Absent internal jugular vein: Another case for ultrasound guided vascular access.

Rewari V, Chandran R, Ramachandran R, Trikha A - Indian J Crit Care Med (2015)

Ultrasound image of the right side of the neck showing absence of internal jugular vein. CA: Carotid artery
© Copyright Policy - open-access
Related In: Results  -  Collection

License
Show All Figures
getmorefigures.php?uid=PMC4296414&req=5

Figure 1: Ultrasound image of the right side of the neck showing absence of internal jugular vein. CA: Carotid artery
Mentions: The right side of the neck was examined carefully, and no evidence of scarring suggesting previous surgery or cannulation was seen. The ICU consultant scanned the right side of the neck carefully using a portable ultrasound (US) machine (IMAGIC Agile, Kontron Medical, WA, USA) with a linear, high frequency transducer (7.5–12 MHz). Care was taken to apply minimal pressure on the probe to prevent collapse of the IJV. Imaging showed a single pulsatile vessel, which was non compressible suggestive of the carotid artery with no evidence of the IJV [Figure 1]. Doppler confirmed the characteristic pulsatile blood flow in the carotid artery. The 2D US imaging on the left side showed normal anatomy with good size IJV [Figure 2]. Subsequently, the CVC was placed in the right axillary vein under real-time US guidance in a single attempt.

View Article: PubMed Central - PubMed

Affiliation: Department of Anaesthesiology, All India Institute of Medical Sciences, New Delhi, India.

AUTOMATICALLY GENERATED EXCERPT
Please rate it.

The ICU resident placed a central venous catheter (CVC) in left IJV as he was unable to visualize the right IJV on ultrasound... On the 10 ICU day, the CVC insertion site was found to be inflamed, and it was decided to resite the catheter on the right side... Landmark guided central venous cannulation is based on the premise of normal anatomy of the vein and its adjoining structures... In a study on long-term hemodialysis patients, the incidence of significant US findings such as total occlusion, nonocclusive thrombus and stenosis was seen to be as high as 35%... Agenesis or hypoplasia of the central veins though rare is another probable cause of failed cannulation in patients where US guidance is not used... Denys and Uretsky studied 200 patients undergoing IJV cannulation under US guidance and found that in 2.5% of the patients, the IJV was not visualized... Absence of the right sided IJV has also been reported in a 12-year-old boy during US evaluation prior to attempted cannulation... In developing countries, landmark based technique is commonly practiced as an US machine may not be available in all centers... Central venous cannulation using the landmark technique in a patient with absent IJV may be associated with a higher incidence of complications such as arterial puncture and pneumothorax... This case reiterates the use of US guided vascular access to prevent complications, which can arise due to the absence of a vein or other venous anomalies... In addition, it has been shown that US-guided CVC placement technique is easy to learn even by novices and any previous CVC and/or US experience allows a better technique and shorter total time to placement... It would be a good general practice to use US for both assessment of anatomy prior to venipuncture and real-time visualization during insertion of CVC to increase the success rate and prevent complications.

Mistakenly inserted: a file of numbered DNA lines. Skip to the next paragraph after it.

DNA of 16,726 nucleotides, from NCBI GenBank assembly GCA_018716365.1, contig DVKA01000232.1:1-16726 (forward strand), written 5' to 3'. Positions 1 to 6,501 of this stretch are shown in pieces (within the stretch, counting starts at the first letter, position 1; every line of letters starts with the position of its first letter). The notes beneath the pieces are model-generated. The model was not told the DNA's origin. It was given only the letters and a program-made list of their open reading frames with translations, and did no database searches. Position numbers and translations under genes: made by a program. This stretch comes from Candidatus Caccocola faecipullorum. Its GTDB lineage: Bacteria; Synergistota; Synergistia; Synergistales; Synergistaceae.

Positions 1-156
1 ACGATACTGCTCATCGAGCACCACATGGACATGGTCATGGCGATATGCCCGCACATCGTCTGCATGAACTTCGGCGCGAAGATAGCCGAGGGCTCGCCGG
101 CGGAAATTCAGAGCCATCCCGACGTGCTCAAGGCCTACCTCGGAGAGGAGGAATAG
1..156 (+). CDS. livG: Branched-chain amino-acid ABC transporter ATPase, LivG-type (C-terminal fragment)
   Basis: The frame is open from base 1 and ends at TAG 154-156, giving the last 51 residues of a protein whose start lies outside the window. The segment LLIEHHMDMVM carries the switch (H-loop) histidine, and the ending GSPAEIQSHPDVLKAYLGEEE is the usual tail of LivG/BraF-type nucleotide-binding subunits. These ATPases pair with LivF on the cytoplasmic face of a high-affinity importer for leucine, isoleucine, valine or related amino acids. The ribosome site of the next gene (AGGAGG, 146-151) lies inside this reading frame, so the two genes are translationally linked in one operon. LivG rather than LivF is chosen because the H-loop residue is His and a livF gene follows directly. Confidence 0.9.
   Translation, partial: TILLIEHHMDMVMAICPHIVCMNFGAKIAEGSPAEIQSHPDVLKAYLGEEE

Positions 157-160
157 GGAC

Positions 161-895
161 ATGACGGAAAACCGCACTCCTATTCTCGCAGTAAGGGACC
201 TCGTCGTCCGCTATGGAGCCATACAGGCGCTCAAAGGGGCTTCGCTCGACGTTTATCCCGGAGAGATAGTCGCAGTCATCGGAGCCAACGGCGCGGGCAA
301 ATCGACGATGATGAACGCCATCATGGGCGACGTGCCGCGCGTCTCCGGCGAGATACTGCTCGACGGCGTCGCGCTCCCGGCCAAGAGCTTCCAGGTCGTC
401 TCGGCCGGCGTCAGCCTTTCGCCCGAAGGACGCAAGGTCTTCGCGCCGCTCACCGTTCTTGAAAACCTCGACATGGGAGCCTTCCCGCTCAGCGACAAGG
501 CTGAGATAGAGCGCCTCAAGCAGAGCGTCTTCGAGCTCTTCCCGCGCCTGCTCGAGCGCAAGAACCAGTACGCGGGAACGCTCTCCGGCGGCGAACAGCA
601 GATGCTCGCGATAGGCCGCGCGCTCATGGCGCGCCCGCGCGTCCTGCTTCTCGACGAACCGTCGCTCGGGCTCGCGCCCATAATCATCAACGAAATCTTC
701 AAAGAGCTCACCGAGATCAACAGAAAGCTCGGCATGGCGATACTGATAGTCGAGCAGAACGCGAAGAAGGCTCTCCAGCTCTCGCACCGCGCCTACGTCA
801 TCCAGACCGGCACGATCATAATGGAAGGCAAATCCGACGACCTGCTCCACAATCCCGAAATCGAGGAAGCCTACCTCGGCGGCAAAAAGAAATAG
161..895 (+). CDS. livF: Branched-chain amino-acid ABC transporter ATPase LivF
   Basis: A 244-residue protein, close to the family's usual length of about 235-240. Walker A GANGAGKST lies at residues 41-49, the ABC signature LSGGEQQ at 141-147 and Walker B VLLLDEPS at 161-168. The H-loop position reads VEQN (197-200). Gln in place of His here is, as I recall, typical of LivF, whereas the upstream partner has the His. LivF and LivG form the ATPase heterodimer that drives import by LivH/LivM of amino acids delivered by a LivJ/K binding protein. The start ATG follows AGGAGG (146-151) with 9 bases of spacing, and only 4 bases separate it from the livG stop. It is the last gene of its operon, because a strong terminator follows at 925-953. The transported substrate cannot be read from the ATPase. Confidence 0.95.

No MeSH data available.


Related in: MedlinePlus